December 2019

By Tina Richards

A lawsuit challenging the Orange City Council’s approval of a 128-unit housing project in East Orange, and its certification of the project’s Environmental Impact Report (EIR), was filed by the Orange Park Association, Nov. 21.

The lawsuit, filed against the City of Orange under the California Environmental Quality Act (CEQA), asks the court to vacate and set aside the city’s Oct. 22 approvals of the Milan Capital housing project and the EIR. It also asks the court to direct the city to comply with the requirements of CEQA.

The primary purpose of CEQA is to ensure that the public is given a complete understanding of the impacts a proposed project will have on its surroundings. Those impacts include air and water quality, noise, traffic, public safety, sensitive or endangered species. While this EIR concludes there will be “significant impacts” on air quality and traffic, it provides no detailed analysis or mitigation plan. The report fails to give the public a reasonable expectation of what the project entails, and defers specific mitigation and remediation plans until a later, undetermined date.  

Say it again, Sam
The lawsuit raises the same project flaws and inadequacies brought to the city’s attention when the Draft EIR was released in February 2018, and repeated when the recirculated document followed in November. Comments and questions raised by such agencies as the Department of Toxic Substances, Fish and Wildlife, OC Waste and Recycling, and several hundred residents, were, the complaint says, never fully addressed.   

“It is disappointing that Milan’s intransigence forced OPA to file a CEQA lawsuit,” Don Bradley, president of the Orange Park Association, said.  “OPA and many of our neighbors told Milan and the city numerous times about the legal defects in the project plans, including a 38-page road map last December that outlined exactly how Milan could have remedied the CEQA problems.  Nothing changed, so here we are.  Now it is up to the court to require Milan to do what it could have done voluntarily many months ago.”

Among those defects, for example, the EIR failed to provide a project description that is “stable, consistent, complete and accurate.” The site has been used for mining, gravel operations, materials recycling and fuel storage, but the EIR offers no consistent or accurate information regarding potentially hazardous materials or how they will be cleaned up.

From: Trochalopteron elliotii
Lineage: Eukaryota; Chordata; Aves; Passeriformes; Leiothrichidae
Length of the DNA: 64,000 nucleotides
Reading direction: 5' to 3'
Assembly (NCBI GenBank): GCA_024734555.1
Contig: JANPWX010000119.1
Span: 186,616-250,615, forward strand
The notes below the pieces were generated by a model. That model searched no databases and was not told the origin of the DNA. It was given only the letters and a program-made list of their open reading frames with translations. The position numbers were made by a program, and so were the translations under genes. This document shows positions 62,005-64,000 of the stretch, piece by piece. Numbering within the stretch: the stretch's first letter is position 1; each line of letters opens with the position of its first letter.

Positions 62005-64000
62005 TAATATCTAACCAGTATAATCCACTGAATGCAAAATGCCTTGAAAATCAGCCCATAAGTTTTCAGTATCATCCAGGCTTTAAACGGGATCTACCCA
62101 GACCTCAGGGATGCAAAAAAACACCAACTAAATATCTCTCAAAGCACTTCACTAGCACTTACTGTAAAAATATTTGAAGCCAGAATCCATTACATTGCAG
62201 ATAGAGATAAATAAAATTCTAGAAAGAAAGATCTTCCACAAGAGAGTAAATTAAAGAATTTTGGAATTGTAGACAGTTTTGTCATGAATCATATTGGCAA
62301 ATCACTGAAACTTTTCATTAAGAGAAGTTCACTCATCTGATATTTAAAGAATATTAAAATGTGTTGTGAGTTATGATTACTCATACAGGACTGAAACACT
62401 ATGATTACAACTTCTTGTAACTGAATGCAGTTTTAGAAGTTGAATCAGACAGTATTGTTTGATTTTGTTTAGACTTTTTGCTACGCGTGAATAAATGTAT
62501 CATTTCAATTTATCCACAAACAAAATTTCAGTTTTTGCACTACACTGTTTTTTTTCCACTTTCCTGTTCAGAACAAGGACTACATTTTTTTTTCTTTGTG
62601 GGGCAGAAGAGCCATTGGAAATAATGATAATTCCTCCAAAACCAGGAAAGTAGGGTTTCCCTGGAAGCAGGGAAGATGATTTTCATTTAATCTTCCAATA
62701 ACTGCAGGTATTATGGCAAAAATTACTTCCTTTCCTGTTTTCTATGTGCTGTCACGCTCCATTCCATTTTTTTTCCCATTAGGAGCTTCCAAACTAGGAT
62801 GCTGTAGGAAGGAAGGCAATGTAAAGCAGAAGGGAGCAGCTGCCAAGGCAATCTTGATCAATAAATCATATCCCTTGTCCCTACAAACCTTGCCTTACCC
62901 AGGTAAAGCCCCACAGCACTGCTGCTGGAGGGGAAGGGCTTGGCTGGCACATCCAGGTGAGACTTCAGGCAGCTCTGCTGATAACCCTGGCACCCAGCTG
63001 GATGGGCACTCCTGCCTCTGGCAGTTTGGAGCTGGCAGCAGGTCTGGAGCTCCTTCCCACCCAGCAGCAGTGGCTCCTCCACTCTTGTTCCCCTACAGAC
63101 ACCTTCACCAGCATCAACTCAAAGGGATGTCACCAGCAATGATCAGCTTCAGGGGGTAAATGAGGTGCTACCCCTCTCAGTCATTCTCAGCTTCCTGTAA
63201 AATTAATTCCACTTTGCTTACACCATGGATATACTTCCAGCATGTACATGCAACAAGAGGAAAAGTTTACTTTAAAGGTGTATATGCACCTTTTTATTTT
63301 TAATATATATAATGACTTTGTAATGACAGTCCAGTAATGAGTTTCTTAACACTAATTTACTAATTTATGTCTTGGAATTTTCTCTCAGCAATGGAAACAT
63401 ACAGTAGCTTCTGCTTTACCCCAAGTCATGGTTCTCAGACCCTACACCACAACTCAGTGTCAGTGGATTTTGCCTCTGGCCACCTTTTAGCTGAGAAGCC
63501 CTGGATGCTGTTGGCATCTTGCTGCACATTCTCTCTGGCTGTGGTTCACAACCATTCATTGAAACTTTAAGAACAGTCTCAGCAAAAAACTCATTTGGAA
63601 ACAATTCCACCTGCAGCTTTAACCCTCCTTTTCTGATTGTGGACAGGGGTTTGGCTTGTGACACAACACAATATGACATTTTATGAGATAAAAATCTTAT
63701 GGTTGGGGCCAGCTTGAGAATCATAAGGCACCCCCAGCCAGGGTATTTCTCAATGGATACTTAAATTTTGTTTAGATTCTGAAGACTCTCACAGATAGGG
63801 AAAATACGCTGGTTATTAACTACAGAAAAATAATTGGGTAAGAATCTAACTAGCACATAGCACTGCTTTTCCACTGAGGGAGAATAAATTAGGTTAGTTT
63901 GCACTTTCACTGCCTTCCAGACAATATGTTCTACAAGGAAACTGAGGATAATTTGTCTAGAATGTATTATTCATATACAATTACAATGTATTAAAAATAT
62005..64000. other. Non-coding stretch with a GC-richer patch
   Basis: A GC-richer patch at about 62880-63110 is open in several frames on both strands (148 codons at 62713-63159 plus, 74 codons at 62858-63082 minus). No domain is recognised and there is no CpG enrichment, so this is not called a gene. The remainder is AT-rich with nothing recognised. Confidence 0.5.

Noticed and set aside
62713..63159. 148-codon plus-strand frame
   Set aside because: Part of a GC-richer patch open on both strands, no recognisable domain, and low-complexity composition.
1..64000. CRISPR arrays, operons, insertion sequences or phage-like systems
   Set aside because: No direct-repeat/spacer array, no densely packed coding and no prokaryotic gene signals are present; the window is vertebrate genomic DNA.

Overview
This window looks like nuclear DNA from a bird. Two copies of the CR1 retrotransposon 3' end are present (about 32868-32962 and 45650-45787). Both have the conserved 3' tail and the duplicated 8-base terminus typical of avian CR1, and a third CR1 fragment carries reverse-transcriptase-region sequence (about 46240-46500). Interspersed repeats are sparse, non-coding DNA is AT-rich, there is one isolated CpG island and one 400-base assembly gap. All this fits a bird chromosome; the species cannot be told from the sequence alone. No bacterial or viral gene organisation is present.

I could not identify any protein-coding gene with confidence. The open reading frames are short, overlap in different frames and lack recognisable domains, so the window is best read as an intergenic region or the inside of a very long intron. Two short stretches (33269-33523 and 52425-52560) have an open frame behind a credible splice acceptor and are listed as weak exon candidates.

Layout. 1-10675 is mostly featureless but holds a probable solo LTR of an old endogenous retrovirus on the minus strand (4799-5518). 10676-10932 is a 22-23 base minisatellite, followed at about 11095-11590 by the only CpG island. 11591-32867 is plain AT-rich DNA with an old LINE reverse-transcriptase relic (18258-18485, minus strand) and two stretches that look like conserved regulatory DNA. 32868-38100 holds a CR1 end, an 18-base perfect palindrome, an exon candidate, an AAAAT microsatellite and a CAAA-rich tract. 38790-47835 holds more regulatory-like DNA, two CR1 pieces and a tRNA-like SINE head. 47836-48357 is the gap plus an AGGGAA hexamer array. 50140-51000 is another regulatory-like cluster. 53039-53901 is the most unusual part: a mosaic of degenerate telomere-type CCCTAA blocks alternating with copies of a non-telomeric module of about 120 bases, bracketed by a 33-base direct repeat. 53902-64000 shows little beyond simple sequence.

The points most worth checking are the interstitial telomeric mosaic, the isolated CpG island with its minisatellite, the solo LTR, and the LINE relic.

We’ll get back to you
It fails to describe the restoration of the Santiago Creek corridor, and omits such details as the creek’s ultimate alignment, width, edge treatment and provisions for habitat. Nor does it include a plan for the long-term management of the creek, open space and trails.

The legal challenge notes that the EIR does not fully assess the risk of wildfires, include adequate evacuation plans, or analyze and mitigate storm water and flooding impacts, either on the site or downstream.

Further, the EIR’s discussion of transportation impacts contains discrepancies and inconsistencies. It underestimates the number of truck trips required to prepare the site, and downplays the impacts on roadway safety and traffic congestion. 

The earth is moving
The CEQA requirement that an EIR must address the cumulative impacts other planned projects in the area would present was ignored when Chandler Sand & Gravel made known its intentions to fill in a massive depression on a 14-acre property just down the road from the development site. Chandler’s estimated 1,240,000 cubic yards of fill dirt, hauled in by 30 trucks a day, for four and one-half years, should have triggered a revised cumulative analysis of traffic, noise, drainage, flooding and wildlife impacts, but it didn’t. 

And, in approving the project, the city overlooked inconsistencies with the policies stated in the General Plan, the Orange Park Acres Plan, the East Orange Plan and the Santiago Greenbelt Plan. None of those long-recognized land-use plans envisioned tract housing on the former sand and gravel mine, adjacent to a landfill in a dam inundation zone.

In summary, the lawsuit alleges the EIR’s “findings do not provide the reasoning or an analytic route from facts to conclusions.”  The city “prejudicially abused its discretion and failed to proceed in a manner required by law.”

Citizens file lawsuit against City of Orange

challenging development approvals